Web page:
What about reducing the number of times someone rejects you for a dance?
A lot of ‘how much’ you are rejected is directly within your control. Not all, but definitely a significant portion. It has to do with social cues and body language. If you learn how to read your potential dance partners, you can greatly reduce the number of ‘declines’ you get. So, before you ask, ask yourself a few questions:
Are they distracted?
It’s pretty easy to see if someone is distracted. If someone is:
- In a conversation
- Checking their phone
- Massaging their feet
- Getting a drink
- Clearly going somewhere else/trying to leave the dance floor
I suggest postponing the ask. They may say ‘yes’, but the likelihood of an enthusiastic ‘yes’ is very low. If they wanted to dance, they would likely be trying to catch the attention of possible dance partners – not zoning off into another world.
Where are they sitting/standing?
Are they as far away from the dance floor as possible?
They probably do not want to dance. So, ask at your own peril. If you ask someone in these positions, you are likely to be declined. People who want to dance are not going to vacate the areas where they are likely to be asked. They will not go to the balcony, the bar, or outside the ballroom. They will not go to the darkest, furthest corner and put their feet up. Someone who wants to dance will likely be in one of the following places:
- On the dance floor
- Standing beside the dance floor
- Sitting directly beside the dance floor
Will they make eye contact?
This is a bit of a trickier one. If it is someone you don’t know well, or you are unsure from their positioning if they want to dance, see if they will make eye contact. If they won’t make eye contact at all or even smile, they probably don’t want to dance. If they turn their body or begin moving away, doubly so.
How will I ask?
Make sure that however you’re asking is consistent with the dance scene you are in. Some dances frown upon presenting a hand without a verbal ‘Would you like to dance?’ In other scenes, holding out a hand is quite acceptable as a way of asking.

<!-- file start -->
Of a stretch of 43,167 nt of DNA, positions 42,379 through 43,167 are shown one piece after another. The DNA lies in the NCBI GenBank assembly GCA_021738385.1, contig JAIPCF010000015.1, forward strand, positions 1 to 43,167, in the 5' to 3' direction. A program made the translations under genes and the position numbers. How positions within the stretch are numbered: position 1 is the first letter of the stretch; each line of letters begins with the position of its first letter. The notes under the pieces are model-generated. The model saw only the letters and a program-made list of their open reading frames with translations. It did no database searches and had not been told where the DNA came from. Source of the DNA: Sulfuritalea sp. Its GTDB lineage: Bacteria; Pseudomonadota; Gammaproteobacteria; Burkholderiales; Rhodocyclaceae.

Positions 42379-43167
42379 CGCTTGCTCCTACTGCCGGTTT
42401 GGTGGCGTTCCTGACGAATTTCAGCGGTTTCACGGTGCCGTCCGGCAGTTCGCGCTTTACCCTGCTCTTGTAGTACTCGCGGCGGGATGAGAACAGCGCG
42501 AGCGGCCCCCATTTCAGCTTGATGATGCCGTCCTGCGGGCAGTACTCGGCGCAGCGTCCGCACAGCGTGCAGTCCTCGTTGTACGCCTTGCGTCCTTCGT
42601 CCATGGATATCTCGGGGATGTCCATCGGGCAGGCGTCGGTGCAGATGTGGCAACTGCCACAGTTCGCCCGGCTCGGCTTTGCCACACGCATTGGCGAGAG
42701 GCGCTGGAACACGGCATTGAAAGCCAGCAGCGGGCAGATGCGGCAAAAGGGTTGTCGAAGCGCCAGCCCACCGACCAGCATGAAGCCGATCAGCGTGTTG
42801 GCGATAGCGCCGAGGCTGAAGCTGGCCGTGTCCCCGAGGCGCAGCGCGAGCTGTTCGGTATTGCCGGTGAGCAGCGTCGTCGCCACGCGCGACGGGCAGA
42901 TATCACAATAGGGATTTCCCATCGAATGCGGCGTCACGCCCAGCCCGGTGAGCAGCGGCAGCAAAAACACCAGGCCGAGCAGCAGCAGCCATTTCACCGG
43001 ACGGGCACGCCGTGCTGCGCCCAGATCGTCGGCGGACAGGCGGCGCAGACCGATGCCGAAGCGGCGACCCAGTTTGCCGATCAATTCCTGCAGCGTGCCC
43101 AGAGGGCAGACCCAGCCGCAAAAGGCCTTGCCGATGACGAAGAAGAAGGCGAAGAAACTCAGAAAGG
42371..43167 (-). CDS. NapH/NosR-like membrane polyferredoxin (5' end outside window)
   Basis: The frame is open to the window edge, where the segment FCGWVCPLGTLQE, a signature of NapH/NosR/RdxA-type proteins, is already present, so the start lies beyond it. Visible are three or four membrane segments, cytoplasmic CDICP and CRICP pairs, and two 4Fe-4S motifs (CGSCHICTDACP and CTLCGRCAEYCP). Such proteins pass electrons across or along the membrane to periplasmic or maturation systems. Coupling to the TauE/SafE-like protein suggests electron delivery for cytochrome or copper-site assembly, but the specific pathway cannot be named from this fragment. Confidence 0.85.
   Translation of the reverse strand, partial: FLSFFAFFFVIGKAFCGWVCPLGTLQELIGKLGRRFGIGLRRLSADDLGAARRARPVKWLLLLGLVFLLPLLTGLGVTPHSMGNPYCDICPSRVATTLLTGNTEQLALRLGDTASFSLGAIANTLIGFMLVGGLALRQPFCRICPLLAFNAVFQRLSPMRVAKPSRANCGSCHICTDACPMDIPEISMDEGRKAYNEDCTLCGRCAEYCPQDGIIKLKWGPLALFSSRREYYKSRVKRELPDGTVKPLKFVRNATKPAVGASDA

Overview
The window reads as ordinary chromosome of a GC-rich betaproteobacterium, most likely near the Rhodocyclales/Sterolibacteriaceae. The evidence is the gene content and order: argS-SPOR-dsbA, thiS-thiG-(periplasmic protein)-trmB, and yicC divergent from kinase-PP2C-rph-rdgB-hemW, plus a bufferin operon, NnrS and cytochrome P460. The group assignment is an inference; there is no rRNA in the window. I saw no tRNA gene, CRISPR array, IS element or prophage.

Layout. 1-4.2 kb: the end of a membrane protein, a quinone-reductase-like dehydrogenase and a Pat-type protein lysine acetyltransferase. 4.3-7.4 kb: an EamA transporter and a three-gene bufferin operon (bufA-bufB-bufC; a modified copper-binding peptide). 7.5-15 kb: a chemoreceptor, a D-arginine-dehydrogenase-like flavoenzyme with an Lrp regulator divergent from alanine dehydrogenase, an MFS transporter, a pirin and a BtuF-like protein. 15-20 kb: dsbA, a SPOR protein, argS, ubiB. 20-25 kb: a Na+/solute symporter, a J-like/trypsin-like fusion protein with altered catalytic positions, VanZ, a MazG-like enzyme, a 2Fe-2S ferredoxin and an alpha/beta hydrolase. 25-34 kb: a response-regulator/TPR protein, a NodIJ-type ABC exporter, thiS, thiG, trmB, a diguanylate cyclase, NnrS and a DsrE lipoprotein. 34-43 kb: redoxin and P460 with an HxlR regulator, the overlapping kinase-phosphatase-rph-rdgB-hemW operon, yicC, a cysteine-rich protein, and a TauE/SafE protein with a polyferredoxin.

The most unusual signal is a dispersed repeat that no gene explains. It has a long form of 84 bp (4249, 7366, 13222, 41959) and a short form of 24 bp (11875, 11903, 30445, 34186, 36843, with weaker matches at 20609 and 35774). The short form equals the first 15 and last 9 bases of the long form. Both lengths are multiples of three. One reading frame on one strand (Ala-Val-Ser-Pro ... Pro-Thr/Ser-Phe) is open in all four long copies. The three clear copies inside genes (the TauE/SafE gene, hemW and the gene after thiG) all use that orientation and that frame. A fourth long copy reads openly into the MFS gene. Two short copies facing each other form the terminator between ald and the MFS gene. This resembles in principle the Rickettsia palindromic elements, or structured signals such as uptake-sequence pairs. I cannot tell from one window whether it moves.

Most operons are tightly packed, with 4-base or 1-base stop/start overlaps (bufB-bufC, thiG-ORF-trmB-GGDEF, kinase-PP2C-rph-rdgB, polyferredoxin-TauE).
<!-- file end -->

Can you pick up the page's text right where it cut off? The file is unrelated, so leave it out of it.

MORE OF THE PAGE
A general rule: the less well you know someone, the more formal you should be. So, the first time you ask, use your words. If it’s a friend that you’ve known forever, you can probably get away with tackle-hugging them from behind and dragging them to the dance floor.
Am I using common sense?
Many people have a lovely habit of looking at what they want over what makes sense. For example, say I really want to dance with this one specific pro. He seems to be free, so I pounce, ignoring the fact that he is tired, sweaty, and clearly trying to escape the dance floor for a moment. Old-me would say “Would you like to dance?”, but new, common-sense me realizes that this is not a good time. What do I do instead?
Off the dance floor I say, “Once you’ve had a chance to take a break, I would love to dance a song with you.” Then, I leave them alone. So far, almost every single person I’ve said this to has come back for a dance when they feel ready. So, ask yourself a few questions:
- Are they actively pursuing/being pursued by another partner?
- Are they injured?
- Are they drunk?
- Have you already asked and/or danced with them several times?*
*This is a case that has happened to me a few times. I try to get a wide variety of dances in a single night, unless I have a favourite lead or follow that I rarely get to dance with. Some dancers will ask me anywhere from 4-10 times in a night. Usually 2-3 dances a night is fine, but after that it starts to feel a bit like dance-stalking and/or hogging, so I start to decline. Try not to ‘hog’ dancers, especially if they’re high-level. You’re setting yourself up for a rejection.
What if I still get declined A LOT after all these questions?
At the risk of seeming harsh, have you taken a look at how you make people feel? You may have a habit that is making people uncomfortable. From bad breath to rough dancing, it can be anything. I would ask for feedback from dancers or instructors you trust, and tell them what’s going on (Make sure you’re ready for the criticism, though).
This is particularly true if you find yourself having an easy time dancing with someone for the first time, but getting a repeat dance seems exceptionally difficult. That usually shows a bit of a habit. If it’s the other way around, there may be something that you are doing with your initial approach that is turning people off.
At the end of the day, we can only control our own behavior. If someone says no, we cannot force them to change it to a yes (and that is OK). But, we can save our ego’s part of the ache that comes with being rejected by ‘asking smart’ and using our common sense.